Whole 30 Wrap-Up: 3 Things I Learned and Species Diversity Tally

pan-seared duck breast

Pan-seared duck breast

I finished my whole 30 a couple of weeks ago, but I have been crazy busy trying to finish things up on the farm for the fall so I am just now getting to posting about it! Overall I felt really great during the 30 days and I would highly recommend the process to anyone interested in healthy eating and whole foods.

I’ve been reintroducing a few foods since the end of the whole 30 and I’ve decided that I am definitely going to keep eating pretty close to whole 30 in the future – just with a little more flexibility for holidays, weddings, etc. I thought I’d put together THE TOP 3 THINGS I LEARNED from this whole 30:

1. Keep it simple

I had two accountability partners for this whole 30 and we all fell into the trap of trying to do too much at first. By the third week of the whole 30 I gave up on cooking recipes more than a couple of times a week and I made super simple meals (think grilled meat, baked sweet potato, and a salad).

2. Cook in bulk

To decrease the amount of time you spend cooking on a given day, make big batches whenever possible! For example, throwing a whole chicken in the slow cooker, grilling extra meat, or cooking a big batch of soup or stew are great ways to stock up! If you need more variety then freeze the extra portions and save them for a future day when you have no time to cook! 

You can also cook up large batches of something plain (like a pan of chicken thighs, for example) and use them for different dishes each day. Top your freshly cooked chicken with homemade tomato sauce and vegetables the first night, then put it on a salad with a simple vinaigrette for lunch the next day, then shred some chicken up for some chicken soup the third meal.

3. Learn how to use herbs & spices

If you know how to use herbs and spices you can add a lot of variety to your diet just by changing up the spices! You can add some sage, fennel seed, and thyme to some ground pork and serve it over potatoes for some wintery comfort food, then you can add some crushed red pepper, chili powder, and oregano to the leftover pork and put it on top of a salad with tomato, avocado, and homemade salsa for a tasty taco salad. Here is a good resource for using herbs and spices if you are new to seasoning!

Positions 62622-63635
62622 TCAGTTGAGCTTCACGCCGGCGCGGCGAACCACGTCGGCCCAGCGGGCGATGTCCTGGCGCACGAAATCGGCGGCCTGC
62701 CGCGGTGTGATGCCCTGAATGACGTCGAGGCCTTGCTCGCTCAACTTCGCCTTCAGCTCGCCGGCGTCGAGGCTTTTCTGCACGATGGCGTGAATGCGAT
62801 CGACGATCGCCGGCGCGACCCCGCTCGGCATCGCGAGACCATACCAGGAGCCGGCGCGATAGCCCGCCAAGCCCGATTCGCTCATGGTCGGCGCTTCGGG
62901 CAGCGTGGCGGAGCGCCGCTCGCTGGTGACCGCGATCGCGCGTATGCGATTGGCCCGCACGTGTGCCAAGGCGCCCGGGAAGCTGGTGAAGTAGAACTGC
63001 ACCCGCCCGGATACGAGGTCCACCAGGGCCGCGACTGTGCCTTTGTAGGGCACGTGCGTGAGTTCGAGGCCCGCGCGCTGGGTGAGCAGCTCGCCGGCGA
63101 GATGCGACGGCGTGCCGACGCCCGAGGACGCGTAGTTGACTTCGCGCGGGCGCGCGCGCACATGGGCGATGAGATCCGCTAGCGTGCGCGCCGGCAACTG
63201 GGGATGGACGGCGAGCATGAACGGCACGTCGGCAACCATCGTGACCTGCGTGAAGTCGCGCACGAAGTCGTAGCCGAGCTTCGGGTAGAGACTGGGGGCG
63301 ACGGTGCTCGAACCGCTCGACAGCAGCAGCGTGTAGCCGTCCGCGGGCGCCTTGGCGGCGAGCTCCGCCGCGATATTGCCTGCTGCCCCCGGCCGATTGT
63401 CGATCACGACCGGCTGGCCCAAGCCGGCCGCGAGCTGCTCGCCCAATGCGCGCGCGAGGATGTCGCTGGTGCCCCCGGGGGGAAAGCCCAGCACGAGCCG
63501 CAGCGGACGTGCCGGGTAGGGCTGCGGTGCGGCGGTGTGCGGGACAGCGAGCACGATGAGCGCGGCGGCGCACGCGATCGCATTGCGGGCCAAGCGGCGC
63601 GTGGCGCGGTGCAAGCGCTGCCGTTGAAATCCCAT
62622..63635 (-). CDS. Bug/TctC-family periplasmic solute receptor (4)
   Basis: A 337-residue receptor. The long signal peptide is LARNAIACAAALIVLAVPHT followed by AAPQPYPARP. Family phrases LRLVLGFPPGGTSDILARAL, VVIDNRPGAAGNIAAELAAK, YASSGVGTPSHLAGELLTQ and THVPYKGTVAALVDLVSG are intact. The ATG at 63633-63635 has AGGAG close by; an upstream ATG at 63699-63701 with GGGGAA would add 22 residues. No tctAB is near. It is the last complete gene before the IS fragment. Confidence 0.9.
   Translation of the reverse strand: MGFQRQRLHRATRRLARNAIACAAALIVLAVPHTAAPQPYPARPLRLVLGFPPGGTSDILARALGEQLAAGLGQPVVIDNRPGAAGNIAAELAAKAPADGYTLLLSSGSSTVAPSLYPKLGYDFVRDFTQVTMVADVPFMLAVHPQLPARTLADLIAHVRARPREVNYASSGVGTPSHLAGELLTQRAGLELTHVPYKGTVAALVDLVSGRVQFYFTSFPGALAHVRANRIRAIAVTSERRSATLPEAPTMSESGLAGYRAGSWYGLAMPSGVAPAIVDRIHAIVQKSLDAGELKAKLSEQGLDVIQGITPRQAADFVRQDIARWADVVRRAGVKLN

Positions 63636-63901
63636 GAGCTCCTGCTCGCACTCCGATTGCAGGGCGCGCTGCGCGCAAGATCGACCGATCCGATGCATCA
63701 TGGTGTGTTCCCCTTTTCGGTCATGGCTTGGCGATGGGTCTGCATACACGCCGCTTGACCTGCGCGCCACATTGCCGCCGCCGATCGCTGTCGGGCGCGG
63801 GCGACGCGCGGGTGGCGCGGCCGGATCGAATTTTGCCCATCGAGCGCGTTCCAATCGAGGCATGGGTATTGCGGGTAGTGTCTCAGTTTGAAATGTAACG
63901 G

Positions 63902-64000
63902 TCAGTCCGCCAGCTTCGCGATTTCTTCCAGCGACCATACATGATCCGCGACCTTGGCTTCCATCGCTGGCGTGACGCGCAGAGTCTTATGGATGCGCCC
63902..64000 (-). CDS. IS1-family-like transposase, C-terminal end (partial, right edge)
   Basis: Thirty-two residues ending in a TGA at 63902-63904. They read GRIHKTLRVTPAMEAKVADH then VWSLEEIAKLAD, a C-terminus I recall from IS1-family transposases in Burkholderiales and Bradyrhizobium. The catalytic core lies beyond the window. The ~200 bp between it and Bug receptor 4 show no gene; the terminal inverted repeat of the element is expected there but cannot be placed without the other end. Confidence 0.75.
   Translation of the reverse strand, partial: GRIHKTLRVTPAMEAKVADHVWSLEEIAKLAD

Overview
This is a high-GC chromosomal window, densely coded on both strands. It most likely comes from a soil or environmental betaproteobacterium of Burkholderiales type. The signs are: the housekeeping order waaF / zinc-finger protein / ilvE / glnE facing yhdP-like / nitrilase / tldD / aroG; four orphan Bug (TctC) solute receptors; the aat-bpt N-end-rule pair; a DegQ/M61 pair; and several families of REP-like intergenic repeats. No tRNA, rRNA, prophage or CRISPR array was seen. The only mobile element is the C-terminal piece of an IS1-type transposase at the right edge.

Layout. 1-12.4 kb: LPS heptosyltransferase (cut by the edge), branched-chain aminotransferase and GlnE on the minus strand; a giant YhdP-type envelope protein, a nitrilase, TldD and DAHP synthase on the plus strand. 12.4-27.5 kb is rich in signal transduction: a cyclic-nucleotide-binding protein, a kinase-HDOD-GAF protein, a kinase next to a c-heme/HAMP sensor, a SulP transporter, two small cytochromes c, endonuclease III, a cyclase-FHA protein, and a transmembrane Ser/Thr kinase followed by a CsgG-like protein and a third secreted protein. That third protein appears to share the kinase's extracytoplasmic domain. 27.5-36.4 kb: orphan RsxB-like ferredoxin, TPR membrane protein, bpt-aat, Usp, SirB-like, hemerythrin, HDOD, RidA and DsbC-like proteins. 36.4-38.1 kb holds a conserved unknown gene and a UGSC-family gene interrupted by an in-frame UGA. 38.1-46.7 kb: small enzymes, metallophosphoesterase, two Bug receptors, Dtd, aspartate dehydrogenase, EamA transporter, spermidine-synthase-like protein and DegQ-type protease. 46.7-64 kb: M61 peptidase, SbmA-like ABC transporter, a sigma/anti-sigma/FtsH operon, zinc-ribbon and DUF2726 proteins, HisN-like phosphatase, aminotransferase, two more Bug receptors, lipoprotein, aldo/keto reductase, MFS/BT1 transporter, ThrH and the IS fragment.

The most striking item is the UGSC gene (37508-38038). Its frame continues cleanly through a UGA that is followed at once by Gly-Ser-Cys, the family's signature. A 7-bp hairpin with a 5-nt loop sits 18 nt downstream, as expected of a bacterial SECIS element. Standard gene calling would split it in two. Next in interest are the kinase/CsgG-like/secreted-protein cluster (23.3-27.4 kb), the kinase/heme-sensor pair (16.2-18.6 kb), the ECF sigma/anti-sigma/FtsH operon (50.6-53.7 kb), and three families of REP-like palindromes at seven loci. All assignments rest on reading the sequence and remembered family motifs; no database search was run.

Some of my favorite recipes that I found during that month include:


I ended up with a total of 97 species. This is definitely less than I was hoping for, but I think I definitely upped the diversity of my diet from my standard habits. I never really realized how much of a creature of habit I am. It’s so easy for me to keep buying the same foods over, never realizing how much of a food rut I’m in. I think this experience will make me more aware of my food choices and habits in the future! Here are the species I added into my diet the last two weeks of the whole 30:

  1. Anas platyhynchos domesticus (duck)
  2. Limanda aspera (flounder)
  3. Thunnus alalunga (tuna)
  4. Meleagris gallopavo (turkey)
  5. Pistacia vera (pistachios)
  6. Vaccinium corymbosum (blueberries)
  7. Ananas comosus (pineapple)
  8. Vitis sp. (grapes)
  9. Brassica oleracea (cabbage, kale, broccoli)
  10. Beta vulgaris (beets)
  11. Cucumis sativus (cucumber)
  12. Solanum melongena (eggplant)
  13. Phaseolus vulgaris (green beans)
  14. Mangifera indica (mango)
  15. Grifola frondosa (maitake mushrooms)
  16. Pleurotus eryngii (king oyster mushrooms)
  17. Salvia hispanica (chia seeds)
  18. Sesamum indicum (tahini)
  19. Curcuma longa (turmeric)
  20. Lavandula angustifolia (lavender)
  21. Ocimum tenuiflorum (holy basil)
  22. Avena sativa (oatstraw)
  23. Passiflora incarnata (passionflower)
  24. Scutellaria galericulata (skullcap)
  25. Echinacea purpurea (echinacea)
  26. Sambucus nigra (elderberry)
  27. Melissa officinalis (lemon balm)
  28. Mentha sachalinensis (mint)

Have any of you tried a whole 30? Do any of you have any of your favorite recipes to share?


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